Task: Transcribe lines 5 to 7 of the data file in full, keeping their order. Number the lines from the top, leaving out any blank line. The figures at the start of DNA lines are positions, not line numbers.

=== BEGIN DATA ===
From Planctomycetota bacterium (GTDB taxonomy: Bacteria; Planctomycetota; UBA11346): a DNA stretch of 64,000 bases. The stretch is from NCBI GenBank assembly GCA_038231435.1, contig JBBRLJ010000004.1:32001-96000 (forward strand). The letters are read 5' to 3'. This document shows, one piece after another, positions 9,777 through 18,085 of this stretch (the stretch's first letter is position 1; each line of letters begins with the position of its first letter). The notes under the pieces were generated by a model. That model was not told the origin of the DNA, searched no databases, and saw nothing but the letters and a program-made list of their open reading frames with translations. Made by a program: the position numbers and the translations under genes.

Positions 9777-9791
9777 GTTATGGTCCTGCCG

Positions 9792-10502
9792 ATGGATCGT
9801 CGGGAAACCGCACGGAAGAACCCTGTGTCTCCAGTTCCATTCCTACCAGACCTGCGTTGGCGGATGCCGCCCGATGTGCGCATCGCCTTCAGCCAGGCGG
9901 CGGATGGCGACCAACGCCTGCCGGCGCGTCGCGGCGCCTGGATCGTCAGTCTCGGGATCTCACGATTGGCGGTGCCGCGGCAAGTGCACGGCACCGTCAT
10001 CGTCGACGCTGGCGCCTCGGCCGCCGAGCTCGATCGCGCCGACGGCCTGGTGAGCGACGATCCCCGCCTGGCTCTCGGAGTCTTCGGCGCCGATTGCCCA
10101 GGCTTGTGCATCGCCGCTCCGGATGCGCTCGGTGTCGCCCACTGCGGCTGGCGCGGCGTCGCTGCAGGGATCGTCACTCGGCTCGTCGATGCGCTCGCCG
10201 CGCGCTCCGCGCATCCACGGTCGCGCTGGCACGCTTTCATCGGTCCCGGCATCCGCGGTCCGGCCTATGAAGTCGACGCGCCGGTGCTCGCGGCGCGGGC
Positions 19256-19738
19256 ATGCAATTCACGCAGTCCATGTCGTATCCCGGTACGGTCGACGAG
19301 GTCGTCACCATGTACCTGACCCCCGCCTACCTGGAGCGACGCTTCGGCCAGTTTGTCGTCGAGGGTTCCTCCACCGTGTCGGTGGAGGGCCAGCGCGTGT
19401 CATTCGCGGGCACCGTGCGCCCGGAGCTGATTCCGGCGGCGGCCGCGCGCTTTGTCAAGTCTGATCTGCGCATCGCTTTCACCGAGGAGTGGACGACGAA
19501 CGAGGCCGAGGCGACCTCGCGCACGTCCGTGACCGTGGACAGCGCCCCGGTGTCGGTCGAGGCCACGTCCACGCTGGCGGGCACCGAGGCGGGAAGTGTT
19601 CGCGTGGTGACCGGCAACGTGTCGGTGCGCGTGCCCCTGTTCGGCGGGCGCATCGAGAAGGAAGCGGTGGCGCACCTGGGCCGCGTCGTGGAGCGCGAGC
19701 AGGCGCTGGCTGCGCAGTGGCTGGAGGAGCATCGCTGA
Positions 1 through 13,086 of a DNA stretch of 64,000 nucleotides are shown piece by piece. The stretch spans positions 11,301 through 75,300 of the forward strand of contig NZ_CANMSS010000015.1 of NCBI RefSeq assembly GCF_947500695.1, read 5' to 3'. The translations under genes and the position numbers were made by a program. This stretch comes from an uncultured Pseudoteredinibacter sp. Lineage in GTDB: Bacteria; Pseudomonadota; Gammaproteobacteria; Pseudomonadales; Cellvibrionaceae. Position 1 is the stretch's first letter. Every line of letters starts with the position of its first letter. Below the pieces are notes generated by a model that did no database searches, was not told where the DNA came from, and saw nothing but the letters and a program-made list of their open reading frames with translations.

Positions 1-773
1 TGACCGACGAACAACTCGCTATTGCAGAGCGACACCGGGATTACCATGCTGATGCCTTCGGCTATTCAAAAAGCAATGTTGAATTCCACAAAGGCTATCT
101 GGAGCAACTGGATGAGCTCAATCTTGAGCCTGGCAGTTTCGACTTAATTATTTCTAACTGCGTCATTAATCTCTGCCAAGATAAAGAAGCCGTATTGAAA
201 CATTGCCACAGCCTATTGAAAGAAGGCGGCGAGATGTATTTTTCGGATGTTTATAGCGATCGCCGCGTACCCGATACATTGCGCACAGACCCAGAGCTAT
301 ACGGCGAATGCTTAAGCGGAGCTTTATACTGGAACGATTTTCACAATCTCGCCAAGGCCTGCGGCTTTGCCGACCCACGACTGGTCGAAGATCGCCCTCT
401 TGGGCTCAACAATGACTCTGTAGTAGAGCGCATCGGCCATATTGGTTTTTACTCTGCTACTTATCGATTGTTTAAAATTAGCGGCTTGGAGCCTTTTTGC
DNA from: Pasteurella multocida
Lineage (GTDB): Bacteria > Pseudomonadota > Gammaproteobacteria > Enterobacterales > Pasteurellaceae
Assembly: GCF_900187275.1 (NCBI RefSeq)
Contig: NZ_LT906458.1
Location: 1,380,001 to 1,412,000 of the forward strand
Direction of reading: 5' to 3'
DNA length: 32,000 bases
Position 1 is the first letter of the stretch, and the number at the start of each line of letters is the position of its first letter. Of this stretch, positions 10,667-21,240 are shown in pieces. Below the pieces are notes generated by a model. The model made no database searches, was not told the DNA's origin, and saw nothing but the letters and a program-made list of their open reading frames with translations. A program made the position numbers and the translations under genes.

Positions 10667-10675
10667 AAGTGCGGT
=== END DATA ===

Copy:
9792 ATGGATCGT
9801 CGGGAAACCGCACGGAAGAACCCTGTGTCTCCAGTTCCATTCCTACCAGACCTGCGTTGGCGGATGCCGCCCGATGTGCGCATCGCCTTCAGCCAGGCGG
9901 CGGATGGCGACCAACGCCTGCCGGCGCGTCGCGGCGCCTGGATCGTCAGTCTCGGGATCTCACGATTGGCGGTGCCGCGGCAAGTGCACGGCACCGTCAT